Here are some frequently asked questions many
cyclists have about their proposed trip through Sulawesi, Indonesia.
ROADS AND TRAFFIC
What are the roads like?
The roads are a mixed bag. Generally they’re in reasonable condition but if there’s been a period of heavy downpours
potholes will invariably appear and in Central Sulawesi and Toraja landslides are not infrequent.
On a scale of 1 (bad) - 10 (good) the road conditions for each of the trips would be:
- 9 : North Sulawesi
- 7 : Central Sulawesi
- 6 : Toraja
- 8 : South
What’s the traffic like?
In the urban hubs of Makassar and Manado it is quite dense. In Palu, Gorontalo and Pare-pare it is ‘constant’ but
not overly heavy. Of the inter city roads most of the roads out of Makassar and Manado are really busy.
All over Sulawesi as you approach a town the traffc thickens and as you leave it, it this. Overall for each of the
trips, heavy (10), light (1).
- North Sulawesi : 4. Only in and around Manado and Gorontalo is the traffic thick but for no more than 20 km all up.
- Central Sulawesi : 3. Only leaving Palu and approaching Luwuk Banggai.l
- Toraja : 6. Makassar - Maros and in and around Rantepao.
- South : 6. Leaving Makassar and Bulukumba - Takalar.
What are the drivers like?
Compared with drivers in Australia Sulawesi drivers are friendly, tolerant and accommodating. I have never experienced road rage in Sulawesi.
What is the terrain like?
Although the details vary from route to route most of the trips have a high percentage of mountains and hills. I try to stay away from flat
areas because these are usually densely populated with negative implications for the volume of traffic.
Will there be a daily ride plan?
The general plan is to be on the road by 6.30 am and to have reached the destination by lunchtime or near the destination by lunch (about 2 pm)
so that there’s time for a siesta before yoga at 5 pm followed by dinner at 7 pm. The distance of each daily ride is dictated mostly by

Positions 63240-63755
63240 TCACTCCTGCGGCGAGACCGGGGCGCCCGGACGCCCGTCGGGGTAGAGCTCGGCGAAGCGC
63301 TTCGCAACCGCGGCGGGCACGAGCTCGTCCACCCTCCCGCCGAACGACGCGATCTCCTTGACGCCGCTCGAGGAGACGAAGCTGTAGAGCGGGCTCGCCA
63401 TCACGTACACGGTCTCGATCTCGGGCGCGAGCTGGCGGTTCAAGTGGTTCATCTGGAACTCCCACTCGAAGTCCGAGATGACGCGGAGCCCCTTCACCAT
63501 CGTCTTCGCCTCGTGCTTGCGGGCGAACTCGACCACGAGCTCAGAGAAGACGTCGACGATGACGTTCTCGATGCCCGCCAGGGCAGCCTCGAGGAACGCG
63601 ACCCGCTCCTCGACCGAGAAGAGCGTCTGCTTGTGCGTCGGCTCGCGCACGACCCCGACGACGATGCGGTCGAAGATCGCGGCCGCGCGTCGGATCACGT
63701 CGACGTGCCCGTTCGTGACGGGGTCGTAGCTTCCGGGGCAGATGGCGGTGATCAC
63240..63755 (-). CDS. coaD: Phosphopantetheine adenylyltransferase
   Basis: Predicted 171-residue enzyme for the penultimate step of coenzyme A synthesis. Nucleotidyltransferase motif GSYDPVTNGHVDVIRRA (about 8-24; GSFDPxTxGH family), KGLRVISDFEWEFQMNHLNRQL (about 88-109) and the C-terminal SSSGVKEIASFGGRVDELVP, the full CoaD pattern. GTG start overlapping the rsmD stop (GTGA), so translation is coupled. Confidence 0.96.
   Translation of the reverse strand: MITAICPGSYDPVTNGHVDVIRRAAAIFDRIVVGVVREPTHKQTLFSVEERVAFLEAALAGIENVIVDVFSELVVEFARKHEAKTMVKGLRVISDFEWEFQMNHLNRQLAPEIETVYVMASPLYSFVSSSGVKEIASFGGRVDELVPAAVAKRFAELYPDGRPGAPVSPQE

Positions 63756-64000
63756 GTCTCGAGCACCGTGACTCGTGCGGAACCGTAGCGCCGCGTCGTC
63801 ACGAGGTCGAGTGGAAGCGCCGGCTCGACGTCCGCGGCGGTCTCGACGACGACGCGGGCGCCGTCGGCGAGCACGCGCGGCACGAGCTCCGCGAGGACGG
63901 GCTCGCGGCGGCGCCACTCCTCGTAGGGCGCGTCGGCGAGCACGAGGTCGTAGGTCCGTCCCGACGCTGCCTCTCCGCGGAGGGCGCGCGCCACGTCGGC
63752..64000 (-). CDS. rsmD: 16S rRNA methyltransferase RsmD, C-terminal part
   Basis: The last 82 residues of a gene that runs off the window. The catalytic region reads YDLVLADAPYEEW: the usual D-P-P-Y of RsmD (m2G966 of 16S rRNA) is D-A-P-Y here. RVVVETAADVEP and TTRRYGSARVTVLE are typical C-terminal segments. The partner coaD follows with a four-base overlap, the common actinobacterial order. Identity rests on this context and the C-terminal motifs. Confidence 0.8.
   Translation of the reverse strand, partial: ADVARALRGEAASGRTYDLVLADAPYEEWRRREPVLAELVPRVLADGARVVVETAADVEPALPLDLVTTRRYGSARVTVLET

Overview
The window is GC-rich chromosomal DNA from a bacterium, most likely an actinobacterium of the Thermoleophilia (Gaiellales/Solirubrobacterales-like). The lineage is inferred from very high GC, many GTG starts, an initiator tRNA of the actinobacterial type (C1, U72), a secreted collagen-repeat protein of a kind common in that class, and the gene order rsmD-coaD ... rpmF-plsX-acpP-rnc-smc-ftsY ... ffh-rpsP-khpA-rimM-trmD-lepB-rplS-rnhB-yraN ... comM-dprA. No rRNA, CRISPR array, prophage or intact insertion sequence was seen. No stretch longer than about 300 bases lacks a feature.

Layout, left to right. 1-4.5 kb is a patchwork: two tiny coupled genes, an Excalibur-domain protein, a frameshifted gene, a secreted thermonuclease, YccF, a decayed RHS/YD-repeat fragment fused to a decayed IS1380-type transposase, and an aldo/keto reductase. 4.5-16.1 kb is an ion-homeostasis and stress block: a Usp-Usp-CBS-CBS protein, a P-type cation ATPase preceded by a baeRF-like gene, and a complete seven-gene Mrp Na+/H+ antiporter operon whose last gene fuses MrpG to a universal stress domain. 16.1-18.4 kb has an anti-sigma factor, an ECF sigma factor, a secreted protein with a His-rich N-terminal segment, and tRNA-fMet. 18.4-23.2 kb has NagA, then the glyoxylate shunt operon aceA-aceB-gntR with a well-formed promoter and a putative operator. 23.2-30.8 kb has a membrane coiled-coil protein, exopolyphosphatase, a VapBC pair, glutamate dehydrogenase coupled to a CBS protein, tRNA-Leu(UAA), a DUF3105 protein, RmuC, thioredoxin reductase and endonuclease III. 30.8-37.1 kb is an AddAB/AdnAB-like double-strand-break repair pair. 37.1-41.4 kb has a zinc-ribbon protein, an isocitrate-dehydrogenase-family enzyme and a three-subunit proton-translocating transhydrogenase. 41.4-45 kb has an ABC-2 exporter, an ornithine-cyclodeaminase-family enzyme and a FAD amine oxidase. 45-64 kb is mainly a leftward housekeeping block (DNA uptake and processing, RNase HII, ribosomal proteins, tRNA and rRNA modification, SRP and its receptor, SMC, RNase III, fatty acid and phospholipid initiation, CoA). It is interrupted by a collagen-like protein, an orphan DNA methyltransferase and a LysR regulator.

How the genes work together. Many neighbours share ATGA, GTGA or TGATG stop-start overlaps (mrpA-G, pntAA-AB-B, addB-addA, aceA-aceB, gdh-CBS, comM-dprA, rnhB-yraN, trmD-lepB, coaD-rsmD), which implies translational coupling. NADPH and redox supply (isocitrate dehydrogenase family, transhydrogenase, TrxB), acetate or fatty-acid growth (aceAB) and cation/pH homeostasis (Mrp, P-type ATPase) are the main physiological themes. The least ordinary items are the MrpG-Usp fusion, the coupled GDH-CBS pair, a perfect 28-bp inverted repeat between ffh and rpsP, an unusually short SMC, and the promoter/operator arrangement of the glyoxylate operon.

availability of suitable accommodation 70 - 90 km down the track depending upon the terrain.
Is the emphasis of the trip on cycling or touring?
We’re touring on bikes. I want to encourage a spirit of using the cycling to explore the culture through which we’re passing, rather than cycling
for cycling’s sake, which you can do anywhere.
When can I ride in the support vehicle?
Anytime, as long as there’s a spot.
Do we need to bring our own bikes?
No, there are bikes for hire.
Should I get my bike serviced before departure?
Is hiring a bike an option?
Is buying and re-selling a bike an option?
Yes, but it does require an investment of time thinking and working it through. Remember not too many people in Sulawesi are on top of English
and not everyone wants to buy a bike.
Which style of bike would you recommend?
Mountain, hybrid or touring bikes are the go, As a general thing I would not recommend a road bike.
Folding bikes have obvious transport advantages. On the Toraja ride their small wheels do pose extra challenges.
Which tyres should I use?
If you bring a mountain bike, bring 1.3"-1.7" slick tyres rather than nobby ones.
How should we prepare our bikes?
Get your bikes fully serviced before departure. I strongly recommend a kick stand. Pack them at home or ask your bike shop to do this. Do not
pack them at the airport. Deflate the tyres..
What do we do about spare parts?
Bring parts that you could need.
Our suggested list of parts and tools is: multi tool, patch kit, quick link in case of broken chain, chain lube, 1 spare tube. The bike
shops in Sulawesi have very limited ranges of stock, so, if in doubt bring it.
Will we need lights?
Bring both front and rear lights and helmet twinklers, just in case we have delays and we run into dark.
The support vehicle will have a pump that handles presta and schraeder (car) valves. But bring a small one
just in case you get separated from the group.
Do we need panniers?
Can we put our bags in the support vehicle?
Yes. But bring soft bags, not inflexible suitcases.
What sort of cycle shoes do you recommend?
I’ve worn regular cleated cycle shoes and found them to be okay. I now wear aerated cycle sandals. My son wears joggers.
What cycling clothes should we bring?
Cycle shorts, long sleeved polyester top, cycle sox, cycle sandals, Osama head scarf, sunnies, summer arm coolers.
Is there facility for re-charging batteries?
Yes, in most places but maybe not in any village stay. The power points take 2 pronged circular plugs. AA or AAA batteries